How is health linked to development?
Over the weekend I will be making my way to Botswana to participate in the global thematic consultation on health in the post 2015 development agenda. This meeting brings together civil society, academia, private sector, youth representatives, governments, heads of international health and development agencies as well as members of the UN High Level Panel on the post-2015 development agenda. We will be tasked to consider the input and submissions from people and organisations from all over the world and ultimately make a recommendation to the UN Secretary General on how health should be prioritized in the next chapter of global development.
I would love to hear your thoughts as I prepare to chair a discussion in Botswana on how does health fit in the 2015 development agenda?
We live in a world burdened with increasingly diverse and complex development challenges. As we begin the task of crafting a framework to respond to these challenges, the post-2015 agenda presents an opportunity to rethink what makes development that is inclusive, innovative and applicable to all people. It provides us with a platform to introduce new ways of delivering smart development.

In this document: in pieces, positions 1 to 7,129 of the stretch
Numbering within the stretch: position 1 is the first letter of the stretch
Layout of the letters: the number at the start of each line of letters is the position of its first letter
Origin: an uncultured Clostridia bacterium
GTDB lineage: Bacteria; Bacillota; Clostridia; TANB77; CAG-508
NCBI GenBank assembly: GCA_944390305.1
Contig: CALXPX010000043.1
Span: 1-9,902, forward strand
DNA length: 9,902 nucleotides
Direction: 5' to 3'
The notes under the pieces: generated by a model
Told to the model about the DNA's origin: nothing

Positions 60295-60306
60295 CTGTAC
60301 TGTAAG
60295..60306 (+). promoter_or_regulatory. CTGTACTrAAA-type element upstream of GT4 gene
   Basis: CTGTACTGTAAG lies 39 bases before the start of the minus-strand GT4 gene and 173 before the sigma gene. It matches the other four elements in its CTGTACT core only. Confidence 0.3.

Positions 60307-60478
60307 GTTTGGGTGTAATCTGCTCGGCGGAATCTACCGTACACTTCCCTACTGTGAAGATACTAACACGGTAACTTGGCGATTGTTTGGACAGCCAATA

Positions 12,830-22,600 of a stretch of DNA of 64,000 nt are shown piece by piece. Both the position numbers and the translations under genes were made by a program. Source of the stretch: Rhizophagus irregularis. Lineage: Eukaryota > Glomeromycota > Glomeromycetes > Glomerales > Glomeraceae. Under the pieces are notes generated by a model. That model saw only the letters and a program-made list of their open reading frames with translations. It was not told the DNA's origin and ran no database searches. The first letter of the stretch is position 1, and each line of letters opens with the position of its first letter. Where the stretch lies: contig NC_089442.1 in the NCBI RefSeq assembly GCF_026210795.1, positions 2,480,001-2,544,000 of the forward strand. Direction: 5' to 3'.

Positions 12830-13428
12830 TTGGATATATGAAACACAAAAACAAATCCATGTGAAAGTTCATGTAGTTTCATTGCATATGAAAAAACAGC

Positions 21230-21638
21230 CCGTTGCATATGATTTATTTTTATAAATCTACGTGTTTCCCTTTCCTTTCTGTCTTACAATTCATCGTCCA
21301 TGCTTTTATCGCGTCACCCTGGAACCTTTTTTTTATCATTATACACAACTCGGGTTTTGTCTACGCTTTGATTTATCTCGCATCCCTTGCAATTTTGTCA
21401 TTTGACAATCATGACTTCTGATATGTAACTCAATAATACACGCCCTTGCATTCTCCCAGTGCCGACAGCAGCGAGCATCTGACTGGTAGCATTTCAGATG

A healthy population is a prerequisite for development. A child, who is borderline nourished, will tip into frank malnutrition if they contract an infectious disease such as measles. Evidence also demonstrates that minimising the burden of illness through health interventions such as immunisation will positively affect a child’s ability to attend school and attain high education levels.
Concurrently, development has a bearing on health. Approximately 25% of the global disease burden is due to modifiable environmental factors. Related effects of unsustainable development, notably outdoor and indoor air pollution are now major causes of global ill health. The greatest burden falls on the poorest population, women and children.
Development is surely about improving people’s lives. A population cannot progress if it is burdened with ill-health. Good health is the foundation on which communities and nations can and do flourish.
Addressing health in isolation of other development challenges such as environment, education and economic growth will diminish our chances of ensuring sustainable change. How can we clearly articulate and support the synergies between health and the other sectors? How can we devise shared solutions to drive people-centred, inclusive development?
What’s your view? Please leave a comment below.